Why Watch Out For Influencer Marketing In 2018


The influencer marketing space is on the rise. Nearly 59% of marketers that Tomoson polled said that they would be increasing their ad spend in the area. The top metric for their decision: revenue. It turned out that businesses made $6 for every $1 spent on influencer marketing.

If you have struggled to generate profits from other forms of paid advertising, perhaps it is time to try influencer marketing in 2018. You have just enough time to develop your strategy. Keep reading to know what has worked for other brands:

Althea: Partnering with blogger communities

The Seoul, South Korea-based online shop offering beauty and skincare products taps blogger communities to widen its reach. Althea makes collaboration easy for people who are publishing content and at the same time in love with K-beauty brands. This effort not only helps the site establish strong ties with bloggers but also gives it the chance to expand its clout using a more personal touch.

Like Althea, you should be looking at the communities of content creators in your city, country, or region. According to Adweek, “47% of U.S. readers consult blogs to keep tabs on trends and ideas.” They seek out reviews and recommendations from these often-first-person platforms. They feel confident to ask for more information from the authors while the authors are likely to respond to every question. The connection formed in these communities is almost like that of a friend to friend.

GoPro: Supporting digital nomads

On top of partnering with communities, GoPro is known for complementing certain internet users. These include travel adventurers, digital nomads, as well as photography professionals and enthusiasts who take underwater and drone shots. It is worth noting that the action-camera brand already has 13.2 million followers on Instagram alone. Its official hashtag, #GoPro, has inspired almost 32 million posts on the social network.

GoPro’s case is a good example of how to approach user generated content (UGC). Foremost, as a business, you can rely on the virality of word-of-mouth marketing. Second, you can find your customers online without having to pay a single centavo (all it takes is one effective hashtag). If you apply analytics, you will be able to find out what they like or dislike about your products. UGCs can thereby function as entries to the virtual version of a focus group discussion.

Apple: Enlisting an army of evangelists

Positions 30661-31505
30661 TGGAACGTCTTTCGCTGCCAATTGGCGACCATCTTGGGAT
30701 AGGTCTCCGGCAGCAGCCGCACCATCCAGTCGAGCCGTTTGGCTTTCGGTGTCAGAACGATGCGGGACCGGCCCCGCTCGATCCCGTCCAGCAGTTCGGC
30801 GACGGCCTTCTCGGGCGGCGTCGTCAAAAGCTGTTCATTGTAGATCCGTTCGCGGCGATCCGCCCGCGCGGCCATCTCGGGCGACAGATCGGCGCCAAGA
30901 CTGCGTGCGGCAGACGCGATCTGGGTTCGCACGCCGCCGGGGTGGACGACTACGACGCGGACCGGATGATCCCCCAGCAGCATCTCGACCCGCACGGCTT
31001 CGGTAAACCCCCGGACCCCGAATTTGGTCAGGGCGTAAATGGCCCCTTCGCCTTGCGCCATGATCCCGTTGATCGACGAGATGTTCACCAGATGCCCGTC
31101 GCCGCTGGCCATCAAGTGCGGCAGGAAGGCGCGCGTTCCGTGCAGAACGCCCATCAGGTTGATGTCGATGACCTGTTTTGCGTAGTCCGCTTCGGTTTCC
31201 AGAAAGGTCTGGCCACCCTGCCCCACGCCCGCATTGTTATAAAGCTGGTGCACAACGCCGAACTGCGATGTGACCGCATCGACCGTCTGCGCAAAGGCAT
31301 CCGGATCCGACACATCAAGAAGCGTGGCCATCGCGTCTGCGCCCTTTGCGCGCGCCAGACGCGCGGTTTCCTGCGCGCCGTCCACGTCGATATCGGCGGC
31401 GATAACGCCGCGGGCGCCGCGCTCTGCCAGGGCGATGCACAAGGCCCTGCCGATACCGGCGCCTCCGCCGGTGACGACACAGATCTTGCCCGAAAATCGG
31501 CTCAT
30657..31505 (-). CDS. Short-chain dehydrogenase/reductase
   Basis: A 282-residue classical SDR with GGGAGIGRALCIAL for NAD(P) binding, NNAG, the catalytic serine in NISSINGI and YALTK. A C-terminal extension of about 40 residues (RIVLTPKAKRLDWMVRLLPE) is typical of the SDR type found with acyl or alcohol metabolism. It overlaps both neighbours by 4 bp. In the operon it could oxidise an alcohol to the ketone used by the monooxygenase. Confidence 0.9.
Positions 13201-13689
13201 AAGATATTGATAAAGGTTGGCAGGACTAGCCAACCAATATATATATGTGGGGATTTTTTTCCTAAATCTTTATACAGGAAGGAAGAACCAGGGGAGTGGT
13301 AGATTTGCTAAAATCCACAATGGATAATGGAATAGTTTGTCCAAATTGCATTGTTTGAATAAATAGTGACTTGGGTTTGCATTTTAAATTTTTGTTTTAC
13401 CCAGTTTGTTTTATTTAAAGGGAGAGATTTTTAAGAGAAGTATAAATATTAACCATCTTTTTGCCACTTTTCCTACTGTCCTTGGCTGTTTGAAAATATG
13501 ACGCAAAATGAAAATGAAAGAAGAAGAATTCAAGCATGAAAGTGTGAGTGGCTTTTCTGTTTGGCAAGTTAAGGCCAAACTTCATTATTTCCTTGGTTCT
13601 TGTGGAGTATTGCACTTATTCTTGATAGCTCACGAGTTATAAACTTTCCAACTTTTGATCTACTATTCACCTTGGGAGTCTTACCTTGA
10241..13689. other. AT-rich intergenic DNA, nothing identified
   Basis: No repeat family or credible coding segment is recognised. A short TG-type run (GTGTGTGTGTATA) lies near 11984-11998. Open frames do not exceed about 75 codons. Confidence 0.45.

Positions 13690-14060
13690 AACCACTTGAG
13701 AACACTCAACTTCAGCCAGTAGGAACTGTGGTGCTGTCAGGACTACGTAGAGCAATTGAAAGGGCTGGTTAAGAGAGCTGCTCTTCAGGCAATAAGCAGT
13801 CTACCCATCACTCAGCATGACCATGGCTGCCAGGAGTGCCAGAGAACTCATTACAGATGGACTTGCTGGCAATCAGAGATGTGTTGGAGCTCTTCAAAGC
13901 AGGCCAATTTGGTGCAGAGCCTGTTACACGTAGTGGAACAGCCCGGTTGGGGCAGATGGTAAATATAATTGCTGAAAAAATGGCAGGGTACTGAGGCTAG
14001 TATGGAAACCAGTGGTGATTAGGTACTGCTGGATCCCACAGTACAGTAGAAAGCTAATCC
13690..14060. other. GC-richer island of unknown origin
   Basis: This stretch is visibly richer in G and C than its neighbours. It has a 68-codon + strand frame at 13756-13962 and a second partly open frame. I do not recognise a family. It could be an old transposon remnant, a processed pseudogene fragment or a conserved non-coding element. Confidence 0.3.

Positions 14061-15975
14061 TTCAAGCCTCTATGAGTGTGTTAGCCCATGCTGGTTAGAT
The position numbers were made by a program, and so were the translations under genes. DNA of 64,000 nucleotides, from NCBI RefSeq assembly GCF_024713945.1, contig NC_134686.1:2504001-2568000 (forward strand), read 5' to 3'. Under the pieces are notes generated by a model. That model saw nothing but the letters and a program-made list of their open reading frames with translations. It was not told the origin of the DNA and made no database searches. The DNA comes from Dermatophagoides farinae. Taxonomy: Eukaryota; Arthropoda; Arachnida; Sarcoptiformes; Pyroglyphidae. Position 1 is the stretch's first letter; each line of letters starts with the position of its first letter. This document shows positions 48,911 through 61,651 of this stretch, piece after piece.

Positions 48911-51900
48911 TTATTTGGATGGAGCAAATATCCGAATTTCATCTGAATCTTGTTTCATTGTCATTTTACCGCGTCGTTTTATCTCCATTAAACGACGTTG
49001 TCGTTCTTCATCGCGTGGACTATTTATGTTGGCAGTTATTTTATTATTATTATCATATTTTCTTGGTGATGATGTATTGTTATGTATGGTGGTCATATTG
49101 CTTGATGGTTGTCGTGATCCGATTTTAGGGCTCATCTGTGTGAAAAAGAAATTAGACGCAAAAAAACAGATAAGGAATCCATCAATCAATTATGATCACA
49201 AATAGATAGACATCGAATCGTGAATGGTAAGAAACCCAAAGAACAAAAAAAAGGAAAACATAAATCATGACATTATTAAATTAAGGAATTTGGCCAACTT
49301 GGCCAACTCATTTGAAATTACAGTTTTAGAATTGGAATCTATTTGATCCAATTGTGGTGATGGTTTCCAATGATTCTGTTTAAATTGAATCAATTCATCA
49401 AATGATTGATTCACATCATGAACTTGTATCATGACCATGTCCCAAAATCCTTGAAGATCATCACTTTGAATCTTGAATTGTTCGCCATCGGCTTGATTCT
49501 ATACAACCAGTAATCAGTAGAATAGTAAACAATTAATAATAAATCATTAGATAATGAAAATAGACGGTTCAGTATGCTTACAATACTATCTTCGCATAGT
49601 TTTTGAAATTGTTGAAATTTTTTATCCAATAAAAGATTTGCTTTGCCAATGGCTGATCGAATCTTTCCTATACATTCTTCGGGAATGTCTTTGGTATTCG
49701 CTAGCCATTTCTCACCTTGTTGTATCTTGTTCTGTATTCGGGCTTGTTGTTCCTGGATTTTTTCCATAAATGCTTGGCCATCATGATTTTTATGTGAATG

You may have heard of Guy Kawasaki, the man who may have popularized the term “evangelist” during his stint as such in Apple. He was, in his words, in charge of “maintaining and rejuvenating the Macintosh cult.” But in the late 2010s, the giant tech firm has been trying to unleash a sales force that does not need an official title. It is Apple’s unofficial army of evangelists.

Consumer tech has seen this strategy deployed during the launch of the Apple Watch. The company invited people to make an appointment to try on the product in any of its stores. As Forbes noted in an article, “By getting users acquainted with the product beforehand they will have less frustration and, perhaps more importantly, [Mike] Wehrs says -- the greater likelihood that users will want to show off the device to their friends.” If you are an online store, you may put up a pop-up shop or join bazaars and start with a small group of converts.

Michelle Phan & Tai Lopez: Becoming a brand

One of the earliest YouTube celebrities, Michelle Phan was an advertising partner of the platform. She is known not only for her makeup tutorial vlogs but also for a monthly cosmetic subscription service she co-founded called ipsy. Phan may have inspired a slew of vloggers focusing on beauty and cosmetics. On the other end of the spectrum is Tai Lopez, another YouTube personality. An internet self-help guru, he knows a thing or two about creating and promoting your own brand. The audiences of Phan and Lopez have one thing in common: they are after self-improvement.

Looking at these two examples, you may think of collaborating with influencers like them. In your search, keep in mind that your ideal collaborator should bear a similar thrust: helping their audience become better. After all, adding value is a way to wield influence. You and the influencers should agree on that.

Image via Shutterstock

About the Author

Jyoti Agrawal

Jyoti is a business blogger who encourages young entrepreneurs to take risks and turn their dreams into realities. She writes about global entrepreneurial events and for big online magazine publications like Entrepreneur.com, HuffingtonPost.co.uk, Tech.co.

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